This article was originally published on ECNL website – 23 January 2020, accessible here.

Civil society’s right to privacy has been under attack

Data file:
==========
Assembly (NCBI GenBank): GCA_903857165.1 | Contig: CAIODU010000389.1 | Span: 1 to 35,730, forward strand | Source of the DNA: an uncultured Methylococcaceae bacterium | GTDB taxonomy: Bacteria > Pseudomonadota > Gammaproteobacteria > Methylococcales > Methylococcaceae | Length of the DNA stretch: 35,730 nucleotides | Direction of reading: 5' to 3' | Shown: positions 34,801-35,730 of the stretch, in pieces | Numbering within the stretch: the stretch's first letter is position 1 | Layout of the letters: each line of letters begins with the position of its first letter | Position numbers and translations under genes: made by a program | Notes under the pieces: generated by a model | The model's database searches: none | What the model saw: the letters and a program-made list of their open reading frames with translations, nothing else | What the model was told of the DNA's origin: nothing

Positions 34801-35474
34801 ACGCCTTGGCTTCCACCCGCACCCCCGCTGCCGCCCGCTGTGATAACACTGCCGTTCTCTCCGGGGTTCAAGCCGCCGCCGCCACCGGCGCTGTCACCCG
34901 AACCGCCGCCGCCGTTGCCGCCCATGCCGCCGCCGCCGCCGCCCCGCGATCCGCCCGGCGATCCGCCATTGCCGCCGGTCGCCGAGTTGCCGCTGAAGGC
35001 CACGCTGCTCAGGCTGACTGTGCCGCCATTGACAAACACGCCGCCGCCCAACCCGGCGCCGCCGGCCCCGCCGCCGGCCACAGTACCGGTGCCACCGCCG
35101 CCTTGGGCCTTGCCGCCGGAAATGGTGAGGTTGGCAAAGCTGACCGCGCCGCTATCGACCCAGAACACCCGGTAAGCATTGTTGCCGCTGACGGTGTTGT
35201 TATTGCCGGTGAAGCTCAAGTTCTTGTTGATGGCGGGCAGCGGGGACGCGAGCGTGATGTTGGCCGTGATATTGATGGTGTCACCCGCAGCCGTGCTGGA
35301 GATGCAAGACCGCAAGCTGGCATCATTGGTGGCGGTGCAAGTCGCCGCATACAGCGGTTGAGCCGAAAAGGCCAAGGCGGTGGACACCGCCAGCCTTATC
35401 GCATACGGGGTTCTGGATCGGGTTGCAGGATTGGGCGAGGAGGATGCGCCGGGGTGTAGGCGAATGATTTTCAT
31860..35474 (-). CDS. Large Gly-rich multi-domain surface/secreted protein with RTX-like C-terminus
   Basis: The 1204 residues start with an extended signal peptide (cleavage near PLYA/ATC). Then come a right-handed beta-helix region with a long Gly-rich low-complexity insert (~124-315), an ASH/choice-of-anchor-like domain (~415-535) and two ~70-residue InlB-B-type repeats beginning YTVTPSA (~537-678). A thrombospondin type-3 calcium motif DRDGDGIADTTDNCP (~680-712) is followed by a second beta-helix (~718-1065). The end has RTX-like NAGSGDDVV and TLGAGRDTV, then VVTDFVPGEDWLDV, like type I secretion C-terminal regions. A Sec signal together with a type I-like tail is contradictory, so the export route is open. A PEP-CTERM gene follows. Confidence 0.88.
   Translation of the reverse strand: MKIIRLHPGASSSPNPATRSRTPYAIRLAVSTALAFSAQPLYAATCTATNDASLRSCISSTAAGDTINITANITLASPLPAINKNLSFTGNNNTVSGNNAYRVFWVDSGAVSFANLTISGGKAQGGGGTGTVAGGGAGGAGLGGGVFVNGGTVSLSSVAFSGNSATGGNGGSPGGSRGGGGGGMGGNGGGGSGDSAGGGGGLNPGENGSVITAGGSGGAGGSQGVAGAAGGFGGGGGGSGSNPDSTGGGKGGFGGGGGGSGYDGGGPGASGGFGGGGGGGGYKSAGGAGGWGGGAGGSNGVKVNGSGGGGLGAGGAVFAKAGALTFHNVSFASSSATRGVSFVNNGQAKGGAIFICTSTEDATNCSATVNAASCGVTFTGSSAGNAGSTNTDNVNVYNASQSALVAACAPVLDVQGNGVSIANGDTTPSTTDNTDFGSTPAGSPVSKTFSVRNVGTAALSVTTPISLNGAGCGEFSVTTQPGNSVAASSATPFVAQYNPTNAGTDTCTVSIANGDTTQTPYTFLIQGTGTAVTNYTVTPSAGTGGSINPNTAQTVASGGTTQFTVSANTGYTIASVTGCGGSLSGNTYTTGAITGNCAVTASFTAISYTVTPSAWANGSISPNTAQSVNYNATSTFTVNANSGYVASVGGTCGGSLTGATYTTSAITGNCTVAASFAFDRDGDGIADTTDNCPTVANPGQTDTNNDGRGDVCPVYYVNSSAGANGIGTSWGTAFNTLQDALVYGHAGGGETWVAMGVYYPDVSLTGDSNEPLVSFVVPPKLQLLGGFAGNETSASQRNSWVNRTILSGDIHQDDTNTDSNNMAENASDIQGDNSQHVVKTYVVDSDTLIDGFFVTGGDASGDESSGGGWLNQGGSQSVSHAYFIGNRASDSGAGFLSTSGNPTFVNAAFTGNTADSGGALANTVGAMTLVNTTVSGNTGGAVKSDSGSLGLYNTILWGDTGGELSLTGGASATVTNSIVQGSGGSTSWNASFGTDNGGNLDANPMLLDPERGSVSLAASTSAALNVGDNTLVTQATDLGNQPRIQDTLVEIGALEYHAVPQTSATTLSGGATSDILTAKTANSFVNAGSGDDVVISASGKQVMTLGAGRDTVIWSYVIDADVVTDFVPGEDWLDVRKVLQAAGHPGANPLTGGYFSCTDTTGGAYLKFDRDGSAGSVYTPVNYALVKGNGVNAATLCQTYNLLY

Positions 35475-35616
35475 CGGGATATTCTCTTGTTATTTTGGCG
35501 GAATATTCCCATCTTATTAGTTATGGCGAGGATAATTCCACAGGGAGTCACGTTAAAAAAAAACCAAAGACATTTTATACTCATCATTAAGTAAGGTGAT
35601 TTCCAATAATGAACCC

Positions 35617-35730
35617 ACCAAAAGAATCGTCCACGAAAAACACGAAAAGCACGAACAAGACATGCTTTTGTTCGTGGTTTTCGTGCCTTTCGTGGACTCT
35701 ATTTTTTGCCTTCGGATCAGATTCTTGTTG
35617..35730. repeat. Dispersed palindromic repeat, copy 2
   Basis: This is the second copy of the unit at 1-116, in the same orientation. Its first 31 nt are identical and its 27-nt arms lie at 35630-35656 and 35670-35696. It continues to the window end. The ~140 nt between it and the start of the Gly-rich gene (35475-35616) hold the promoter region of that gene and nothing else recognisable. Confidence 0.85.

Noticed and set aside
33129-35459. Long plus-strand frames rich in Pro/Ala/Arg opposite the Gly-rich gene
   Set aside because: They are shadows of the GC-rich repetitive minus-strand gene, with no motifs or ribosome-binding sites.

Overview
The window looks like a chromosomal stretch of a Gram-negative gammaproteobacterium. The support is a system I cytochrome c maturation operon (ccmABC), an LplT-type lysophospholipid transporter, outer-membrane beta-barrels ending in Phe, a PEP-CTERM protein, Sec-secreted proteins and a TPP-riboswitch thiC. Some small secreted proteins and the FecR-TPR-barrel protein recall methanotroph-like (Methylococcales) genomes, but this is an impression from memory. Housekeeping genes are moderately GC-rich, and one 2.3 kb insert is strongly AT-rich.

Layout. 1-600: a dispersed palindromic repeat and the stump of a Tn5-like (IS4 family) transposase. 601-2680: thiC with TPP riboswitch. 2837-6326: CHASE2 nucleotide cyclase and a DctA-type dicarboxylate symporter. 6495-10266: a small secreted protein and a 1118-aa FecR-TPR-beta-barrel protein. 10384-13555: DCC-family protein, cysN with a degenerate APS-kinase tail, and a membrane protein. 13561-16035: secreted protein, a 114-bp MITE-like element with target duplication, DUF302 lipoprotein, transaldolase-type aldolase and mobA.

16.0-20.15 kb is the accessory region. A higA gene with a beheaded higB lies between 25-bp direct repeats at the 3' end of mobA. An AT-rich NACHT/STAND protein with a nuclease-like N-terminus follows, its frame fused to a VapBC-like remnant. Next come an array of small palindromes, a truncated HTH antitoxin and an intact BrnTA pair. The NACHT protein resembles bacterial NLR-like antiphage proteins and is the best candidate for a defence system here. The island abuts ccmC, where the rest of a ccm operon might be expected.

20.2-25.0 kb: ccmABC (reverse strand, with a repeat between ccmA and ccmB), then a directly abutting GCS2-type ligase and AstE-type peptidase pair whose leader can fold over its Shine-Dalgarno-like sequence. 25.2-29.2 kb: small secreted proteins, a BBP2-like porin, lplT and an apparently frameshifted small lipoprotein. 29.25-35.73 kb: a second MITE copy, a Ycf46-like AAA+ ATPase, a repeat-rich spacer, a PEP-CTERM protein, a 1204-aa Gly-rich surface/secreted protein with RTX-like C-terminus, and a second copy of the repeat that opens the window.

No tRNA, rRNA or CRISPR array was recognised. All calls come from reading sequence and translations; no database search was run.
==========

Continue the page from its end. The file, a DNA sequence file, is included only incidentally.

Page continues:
CSOs’ right to privacy has been facing increasing attacks over the past years. We have witnessed new rules proposed and/or enacted in the name of transparency, protection of national security, countering money laundering and terrorism financing. These rules affect how and what kind of information CSOs have to report and disclose to the public or the authorities, and often put disproportionate burden on the organizations. For example, the 2017 Hungarian Law on the transparency of organizations supported from abroad requires CSOs to comply with additional burdensome requirements on their foreign resources. As part of this, they have to report on each transaction they have had with donors, who have contributed at least 500,000 HUF (approx. €1,500) per tax year, and provide the donors’ names, location, etc. Failure to comply can result in high fines and possibly termination. The Hungarian Law was first of its kind in a European Union country, following the patterns of laws in Russia, Israel, India, among others. Since then the Dutch Ministry for Legal Protection has also published a draft Act on Transparency of Civil Society Organizations for public consultation. The 2018 December draft Act would require all CSOs operating in the Netherlands to publish so-called ‘donor overviews’ either directly on their website or via the Commercial Register. These overviews would include, among others, private information (i.e. the names and places of residence) of all donors whose donations reached or exceeded 15,000 EUR per year. The failure to do so would be sanctioned under the Economic Offences Act. In Romania there was also a proposal that would have imposed burdensome and disproportionate reporting requirements for CSOs.